Regional Tree & Shade Summit 2.0
Branching Out One Community at a Time
March 9th, 2016 8:00 AM – 4:30 PM
AE England Building
ASU Downtown Campus
424 N. Central Ave.
Phoenix, AZ 85004
This event is free to attend; however, registration is required to plan for seating and food/beverage.
The Cities of Mesa and Glendale, with a grant from the Water Infrastructure Finance Authority of Arizona (WIFA), have partnered to develop this Low Impact Development (LID) Toolkit, with the support of consulting planners and designers and the input of city agencies.The Toolkit is intended to identify current stormwater management practices and national and regional LID
best practices, ultimately providing a living document with simple, updatable tools, that can guide the city and their businesses and residents, toward more sustainable stormwater design practices.
While the Cities of Mesa and Glendale are distinct entities with their own development and stormwater management challenges, goals and policies, there are enough similarities – in their maturity, development potential, geography and proximity to the metro area – that practices and recommendations from this effort can be readily applied in both communities, as well as elsewhere
in the Valley. Representatives from both cities’ engineering, transportation, planning, environmental, and parks agencies generously contributed their ideas, concerns and challenges.
City policies can either encourage or discourage the use of LID tools. As with other cities in the Valley, Mesa and Glendale have adopted a modified form of Maricopa Association of Governments (MAG) standards for guiding development policy and implementing public works projects. This Toolkit includes some practices that are not currently recognized by MAG or the Cities, but should be
reviewed and adopted before being acceptable for use. Many cities have already adopted incentives for both public and private development to encourage increased LID use. For the developer and builder, benefits can include expedited reviews, tiered fees, and even exceptions to certain planning requirements such as overall density, setbacks, parking, and landscaping requirements. For
homeowners, potential incentives include rebates, and reduced landscape water use. The Cities’ role in this effort is to lead by example — by providing funding for pilot projects in highly visible areas to increase public awareness, by updating and supporting policies that encourage more sustainable stormwater management, and by considering the integration of LID into all municipal projects. View the toolkit here.
Thanks to her enthusiasm for sustainability, Lisa Estrada, Peoria’s representative on SCN’s Steering Committee, has recently changed titles. Previously the Intergovernmental Affairs Coordinator, her new title is now Economic Efficiency and Sustainability Manager. Prior to the creation of the position, much of the work in sustainability the City has completed was implemented from the grassroots level with the support of management. Initiatives have focused on integrating sustainability practices throughout the municipality; and despite the economic downturn, Peoria was able to maintain a commitment to green practices, while continually seeking new opportunities in this area. The City’s success led to widespread enthusiasm to do more in sustainability. In January of this year, there was an opportunity to create a position to specifically focus on sustainable municipal practices to guide the City’s sustainability program.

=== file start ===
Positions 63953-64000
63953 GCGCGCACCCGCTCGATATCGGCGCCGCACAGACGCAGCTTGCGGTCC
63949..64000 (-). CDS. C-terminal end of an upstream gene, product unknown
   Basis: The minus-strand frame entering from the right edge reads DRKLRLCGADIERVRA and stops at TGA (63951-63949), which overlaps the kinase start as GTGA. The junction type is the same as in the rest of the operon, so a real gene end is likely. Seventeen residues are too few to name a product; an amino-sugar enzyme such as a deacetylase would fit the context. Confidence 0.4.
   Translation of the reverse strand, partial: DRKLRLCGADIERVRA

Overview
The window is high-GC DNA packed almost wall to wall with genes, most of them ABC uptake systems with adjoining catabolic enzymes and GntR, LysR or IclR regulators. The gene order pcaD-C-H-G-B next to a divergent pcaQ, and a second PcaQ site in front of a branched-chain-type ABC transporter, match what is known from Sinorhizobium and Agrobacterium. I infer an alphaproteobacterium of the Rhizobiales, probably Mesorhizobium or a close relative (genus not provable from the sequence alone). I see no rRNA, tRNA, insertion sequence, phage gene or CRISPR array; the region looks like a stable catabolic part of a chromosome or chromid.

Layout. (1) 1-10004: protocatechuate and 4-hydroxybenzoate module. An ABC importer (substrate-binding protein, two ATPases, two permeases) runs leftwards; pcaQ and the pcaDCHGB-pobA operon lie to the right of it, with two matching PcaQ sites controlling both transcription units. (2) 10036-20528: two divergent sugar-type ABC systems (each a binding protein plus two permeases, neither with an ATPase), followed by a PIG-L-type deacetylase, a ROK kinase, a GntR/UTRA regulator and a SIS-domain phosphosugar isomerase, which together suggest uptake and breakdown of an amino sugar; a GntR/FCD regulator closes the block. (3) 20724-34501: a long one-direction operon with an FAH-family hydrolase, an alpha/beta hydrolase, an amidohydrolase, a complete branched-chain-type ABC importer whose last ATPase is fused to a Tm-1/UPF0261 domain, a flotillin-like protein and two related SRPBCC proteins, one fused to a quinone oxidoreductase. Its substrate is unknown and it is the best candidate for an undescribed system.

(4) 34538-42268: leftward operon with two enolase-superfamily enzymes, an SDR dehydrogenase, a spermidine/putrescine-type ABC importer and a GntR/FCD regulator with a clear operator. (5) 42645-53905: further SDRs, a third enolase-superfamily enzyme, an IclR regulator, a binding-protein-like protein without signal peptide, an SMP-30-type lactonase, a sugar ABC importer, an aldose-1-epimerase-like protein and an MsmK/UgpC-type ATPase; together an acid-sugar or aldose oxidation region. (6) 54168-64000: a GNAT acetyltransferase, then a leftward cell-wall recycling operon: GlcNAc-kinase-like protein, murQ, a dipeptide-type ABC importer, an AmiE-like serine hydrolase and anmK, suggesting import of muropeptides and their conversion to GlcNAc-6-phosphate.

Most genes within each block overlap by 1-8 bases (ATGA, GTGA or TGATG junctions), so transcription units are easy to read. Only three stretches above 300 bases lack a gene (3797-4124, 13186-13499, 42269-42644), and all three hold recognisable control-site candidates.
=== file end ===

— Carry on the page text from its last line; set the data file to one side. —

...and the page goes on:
Along with the new position, Lisa is also a member of ASU’s Executive Masters in Sustainability Leadership’s newest cohort. In enrolling in the program, she will be able to learn more about sustainability, as well as the necessary tools, skills and leadership required to demonstrate its value to the City. Lisa is gaining exposure to best practices, success stories, and expert faculty. She finds it to be an “incredible opportunity to be surrounded by sustainability experts who are passionate and committed to a sustainable future.”
Education and outreach are important components of the initiatives Lisa and the City are looking to implement. For residents, the City is looking to expand Peoria’s current Sustainable University community education workshops. For employees of the City, Lisa is making an impact in educating new employees in sustainable practices, emphasizing the importance of setting expectations for all new hires. She is also working closely with City staff on developing best practices for municipal functions; a recent example, redesigning water fountains to function as reusable bottle filling stations that also track the amount of one-time-use bottles that are potentially kept out of the landfill. Other initiatives include establishing new goals for greenhouse gas emissions, greening fire stations, and looking into renewable energy opportunities. SCN congratulates Lisa for her achievements, and wishes her success in these future endeavors.